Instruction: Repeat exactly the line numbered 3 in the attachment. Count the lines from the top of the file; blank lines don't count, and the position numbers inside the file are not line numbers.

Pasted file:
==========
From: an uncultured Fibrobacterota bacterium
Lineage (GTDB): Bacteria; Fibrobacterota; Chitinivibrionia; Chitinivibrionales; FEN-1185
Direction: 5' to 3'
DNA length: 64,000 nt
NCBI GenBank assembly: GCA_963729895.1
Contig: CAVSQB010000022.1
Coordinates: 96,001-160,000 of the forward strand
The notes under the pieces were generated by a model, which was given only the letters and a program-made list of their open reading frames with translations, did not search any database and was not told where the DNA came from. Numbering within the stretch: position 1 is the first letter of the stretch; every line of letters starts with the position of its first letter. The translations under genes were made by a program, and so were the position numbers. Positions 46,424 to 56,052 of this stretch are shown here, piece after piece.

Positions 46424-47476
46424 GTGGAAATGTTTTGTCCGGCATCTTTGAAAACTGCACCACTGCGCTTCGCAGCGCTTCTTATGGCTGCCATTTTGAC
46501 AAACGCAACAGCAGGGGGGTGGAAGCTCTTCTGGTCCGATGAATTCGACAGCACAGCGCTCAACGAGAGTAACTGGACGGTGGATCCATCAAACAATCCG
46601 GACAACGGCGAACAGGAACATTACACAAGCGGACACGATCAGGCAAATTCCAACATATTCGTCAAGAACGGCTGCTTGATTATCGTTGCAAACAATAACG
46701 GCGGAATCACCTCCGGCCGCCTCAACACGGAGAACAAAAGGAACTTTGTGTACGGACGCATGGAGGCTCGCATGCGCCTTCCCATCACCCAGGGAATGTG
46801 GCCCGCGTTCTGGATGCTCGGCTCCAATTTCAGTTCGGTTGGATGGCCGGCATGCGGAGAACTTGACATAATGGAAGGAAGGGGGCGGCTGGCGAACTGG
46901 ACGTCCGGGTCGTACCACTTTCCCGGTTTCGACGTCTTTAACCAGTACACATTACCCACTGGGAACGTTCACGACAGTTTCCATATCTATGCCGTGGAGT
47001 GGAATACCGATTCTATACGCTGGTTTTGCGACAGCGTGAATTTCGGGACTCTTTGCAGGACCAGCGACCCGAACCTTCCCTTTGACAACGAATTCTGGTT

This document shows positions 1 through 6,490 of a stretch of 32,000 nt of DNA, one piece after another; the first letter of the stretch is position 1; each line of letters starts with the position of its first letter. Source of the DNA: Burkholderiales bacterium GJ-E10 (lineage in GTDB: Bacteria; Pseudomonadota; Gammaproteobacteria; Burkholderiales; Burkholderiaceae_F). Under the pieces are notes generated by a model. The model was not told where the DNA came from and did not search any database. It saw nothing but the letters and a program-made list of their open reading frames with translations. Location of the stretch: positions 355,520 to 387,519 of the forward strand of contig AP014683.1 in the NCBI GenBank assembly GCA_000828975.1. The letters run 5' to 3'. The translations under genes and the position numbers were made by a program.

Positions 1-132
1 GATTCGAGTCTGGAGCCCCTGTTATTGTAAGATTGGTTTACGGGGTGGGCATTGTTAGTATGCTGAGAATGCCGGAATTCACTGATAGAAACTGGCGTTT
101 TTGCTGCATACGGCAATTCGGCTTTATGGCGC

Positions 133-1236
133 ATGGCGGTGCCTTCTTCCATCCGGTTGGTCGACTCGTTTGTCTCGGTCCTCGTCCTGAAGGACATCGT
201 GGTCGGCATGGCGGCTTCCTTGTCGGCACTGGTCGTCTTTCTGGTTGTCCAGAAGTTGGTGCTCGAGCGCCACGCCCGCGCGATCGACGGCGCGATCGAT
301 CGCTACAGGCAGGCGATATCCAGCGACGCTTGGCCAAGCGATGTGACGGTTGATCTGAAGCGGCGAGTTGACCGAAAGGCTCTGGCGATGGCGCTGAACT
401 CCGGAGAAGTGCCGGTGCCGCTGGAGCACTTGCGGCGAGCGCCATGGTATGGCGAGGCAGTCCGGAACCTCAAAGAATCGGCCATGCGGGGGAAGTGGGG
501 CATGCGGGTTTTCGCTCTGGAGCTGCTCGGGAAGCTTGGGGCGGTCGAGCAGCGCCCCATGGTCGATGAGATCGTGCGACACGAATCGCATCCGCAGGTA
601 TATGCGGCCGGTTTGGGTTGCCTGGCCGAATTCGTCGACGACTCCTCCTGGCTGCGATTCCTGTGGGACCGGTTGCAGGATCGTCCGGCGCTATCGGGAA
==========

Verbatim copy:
Direction: 5' to 3'